Maintain These Dialogues, and Records of Your Performance, During the Shutdown
No one can predict how long a federal shutdown may last. As the shutdown continues, maintain regular communications with your CO and your employees and subcontractors about your performance expectations. And document everything, from records of the work you perform during the shutdown, to details of your communications with employees and subcontractors about their performance expectations, and any other measure taken (including any expense incurred) in conjunction with your continued performance. Also document the reasons for taking these measures, and how they support your performance expectations. Depending on your contract type and the applicability of certain contract clauses, you may be able to obtain reimbursement for costs you incurred to support your performance during the shutdown. But any claim for such reimbursement will require adequate documentation.
Be Mindful of the Shutdown's Tangential and Longer-Term Impacts and Opportunities
The focus during a federal shutdown will most certainly be on current contract performance, but two other "p"s deserve attention: proposals and protests. Unless you receive direct instruction to the contrary, assume that deadlines for submitting proposals to solicitations, responding to discussion questions posed by a contracting agency, filing documents to support a pre- or post-award protest, and any related activities, remain in effect. In fact, unless you are instructed otherwise, assume that any type of reporting you are supposed to make during the shutdown period must still happen. Erring on the side of caution should cost you nothing, and may save you from lost opportunities and certain penalties.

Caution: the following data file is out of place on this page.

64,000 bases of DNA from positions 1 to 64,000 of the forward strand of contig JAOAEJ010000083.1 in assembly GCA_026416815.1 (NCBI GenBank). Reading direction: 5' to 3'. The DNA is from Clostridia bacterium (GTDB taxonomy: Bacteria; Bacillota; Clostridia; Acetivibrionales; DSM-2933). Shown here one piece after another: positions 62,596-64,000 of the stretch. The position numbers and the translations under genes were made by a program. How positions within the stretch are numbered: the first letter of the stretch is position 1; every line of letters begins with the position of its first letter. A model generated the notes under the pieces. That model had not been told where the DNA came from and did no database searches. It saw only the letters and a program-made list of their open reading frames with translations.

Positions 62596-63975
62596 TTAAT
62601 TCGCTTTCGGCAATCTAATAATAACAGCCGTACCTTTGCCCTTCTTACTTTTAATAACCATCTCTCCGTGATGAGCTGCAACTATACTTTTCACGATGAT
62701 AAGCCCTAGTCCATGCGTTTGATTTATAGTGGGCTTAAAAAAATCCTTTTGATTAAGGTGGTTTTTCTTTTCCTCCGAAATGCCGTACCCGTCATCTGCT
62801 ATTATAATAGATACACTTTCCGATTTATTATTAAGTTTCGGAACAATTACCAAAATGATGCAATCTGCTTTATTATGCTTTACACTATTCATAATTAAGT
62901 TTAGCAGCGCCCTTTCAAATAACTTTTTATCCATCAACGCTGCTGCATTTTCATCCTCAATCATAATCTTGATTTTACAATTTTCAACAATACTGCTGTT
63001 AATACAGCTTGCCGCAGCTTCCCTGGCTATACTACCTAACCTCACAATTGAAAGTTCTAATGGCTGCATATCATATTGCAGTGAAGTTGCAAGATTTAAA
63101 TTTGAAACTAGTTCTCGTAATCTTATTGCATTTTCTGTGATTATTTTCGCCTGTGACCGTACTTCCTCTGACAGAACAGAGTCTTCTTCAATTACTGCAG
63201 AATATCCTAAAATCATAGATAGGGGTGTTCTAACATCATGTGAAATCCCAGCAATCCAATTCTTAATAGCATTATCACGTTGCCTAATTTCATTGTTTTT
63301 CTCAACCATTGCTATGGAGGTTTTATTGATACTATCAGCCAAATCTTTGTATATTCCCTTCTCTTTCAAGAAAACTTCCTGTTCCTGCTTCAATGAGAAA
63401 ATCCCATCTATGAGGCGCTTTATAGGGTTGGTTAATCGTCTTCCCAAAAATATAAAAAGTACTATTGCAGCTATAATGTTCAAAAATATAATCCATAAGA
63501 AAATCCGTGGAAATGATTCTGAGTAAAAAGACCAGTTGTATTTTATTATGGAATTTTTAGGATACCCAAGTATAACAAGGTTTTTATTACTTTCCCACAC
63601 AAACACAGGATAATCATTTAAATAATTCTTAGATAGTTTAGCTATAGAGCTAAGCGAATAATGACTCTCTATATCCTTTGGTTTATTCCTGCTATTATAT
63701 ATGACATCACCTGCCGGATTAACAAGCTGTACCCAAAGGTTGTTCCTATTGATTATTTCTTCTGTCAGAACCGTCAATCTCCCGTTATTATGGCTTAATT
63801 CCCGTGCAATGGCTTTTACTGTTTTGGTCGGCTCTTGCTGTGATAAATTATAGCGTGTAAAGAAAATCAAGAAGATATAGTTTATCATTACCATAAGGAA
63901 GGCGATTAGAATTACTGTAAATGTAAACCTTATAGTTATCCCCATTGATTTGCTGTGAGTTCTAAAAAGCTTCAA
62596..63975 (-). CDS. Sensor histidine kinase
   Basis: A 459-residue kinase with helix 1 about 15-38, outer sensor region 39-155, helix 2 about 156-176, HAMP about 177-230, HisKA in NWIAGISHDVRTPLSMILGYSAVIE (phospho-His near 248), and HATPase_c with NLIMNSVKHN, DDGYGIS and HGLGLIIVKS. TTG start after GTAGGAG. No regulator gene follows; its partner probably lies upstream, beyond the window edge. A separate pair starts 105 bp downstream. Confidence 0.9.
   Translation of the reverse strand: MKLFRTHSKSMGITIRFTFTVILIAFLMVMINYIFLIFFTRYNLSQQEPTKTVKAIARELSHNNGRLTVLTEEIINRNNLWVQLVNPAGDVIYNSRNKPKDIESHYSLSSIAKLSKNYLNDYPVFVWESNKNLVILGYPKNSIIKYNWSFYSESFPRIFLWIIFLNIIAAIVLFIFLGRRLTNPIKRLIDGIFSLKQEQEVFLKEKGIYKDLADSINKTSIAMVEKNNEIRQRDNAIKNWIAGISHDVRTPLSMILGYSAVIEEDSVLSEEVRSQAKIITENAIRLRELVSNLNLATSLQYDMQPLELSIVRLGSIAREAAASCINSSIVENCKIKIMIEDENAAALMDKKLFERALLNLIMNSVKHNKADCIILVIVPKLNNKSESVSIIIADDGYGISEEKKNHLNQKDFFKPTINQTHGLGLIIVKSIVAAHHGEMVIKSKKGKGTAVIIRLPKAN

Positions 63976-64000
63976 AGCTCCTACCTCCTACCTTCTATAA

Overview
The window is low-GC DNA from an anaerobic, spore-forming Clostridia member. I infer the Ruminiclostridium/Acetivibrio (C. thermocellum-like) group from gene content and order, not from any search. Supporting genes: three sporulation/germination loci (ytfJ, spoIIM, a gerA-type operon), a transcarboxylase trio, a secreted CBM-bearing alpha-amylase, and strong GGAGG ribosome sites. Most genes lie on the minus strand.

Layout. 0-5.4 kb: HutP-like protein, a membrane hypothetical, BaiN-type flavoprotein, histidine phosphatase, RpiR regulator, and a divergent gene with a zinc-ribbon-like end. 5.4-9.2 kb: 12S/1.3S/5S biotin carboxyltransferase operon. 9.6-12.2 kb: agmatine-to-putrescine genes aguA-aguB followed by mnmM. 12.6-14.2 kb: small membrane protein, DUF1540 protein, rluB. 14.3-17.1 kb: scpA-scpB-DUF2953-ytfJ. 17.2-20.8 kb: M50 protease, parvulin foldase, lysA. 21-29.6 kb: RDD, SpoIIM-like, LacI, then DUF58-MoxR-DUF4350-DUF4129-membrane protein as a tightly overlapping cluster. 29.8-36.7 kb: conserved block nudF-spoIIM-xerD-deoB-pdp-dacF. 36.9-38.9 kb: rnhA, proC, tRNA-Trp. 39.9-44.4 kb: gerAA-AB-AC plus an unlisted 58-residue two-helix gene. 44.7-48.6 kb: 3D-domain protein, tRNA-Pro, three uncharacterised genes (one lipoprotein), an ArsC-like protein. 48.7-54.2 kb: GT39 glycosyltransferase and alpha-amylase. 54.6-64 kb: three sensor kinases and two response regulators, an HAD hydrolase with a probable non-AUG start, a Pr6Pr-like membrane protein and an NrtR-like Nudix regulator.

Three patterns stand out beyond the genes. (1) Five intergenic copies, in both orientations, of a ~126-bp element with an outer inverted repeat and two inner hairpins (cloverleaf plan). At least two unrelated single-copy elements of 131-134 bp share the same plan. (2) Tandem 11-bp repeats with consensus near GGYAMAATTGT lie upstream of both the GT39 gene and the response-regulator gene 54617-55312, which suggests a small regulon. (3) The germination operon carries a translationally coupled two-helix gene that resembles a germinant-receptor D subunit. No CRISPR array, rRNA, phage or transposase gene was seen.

We have entered an era whose theme optimistically is "do more without more," but realistically is "do more with less." As budgets decrease and expectations about what should be accomplished with them increase, contractors equipped to anticipate federal funding streams that are less than ideal will be best-positioned to keep their federal work. One way to demonstrate that you are so equipped is to use your shutdown-focused dialogues with your customer as a springboard to show your ability to prepare for other funding contingencies. With contracting officers facing the same pressures to do more with less, customer service has become about not only meeting the needs of current conditions and current contracts, but also about showing that you will still be able to perform if conditions change. You don't need to promise the moon, but showing that you have the capability to get there, even if a problem arises, will instill confidence in your customers-the kind of confidence that breeds opportunity, even in times of adversity.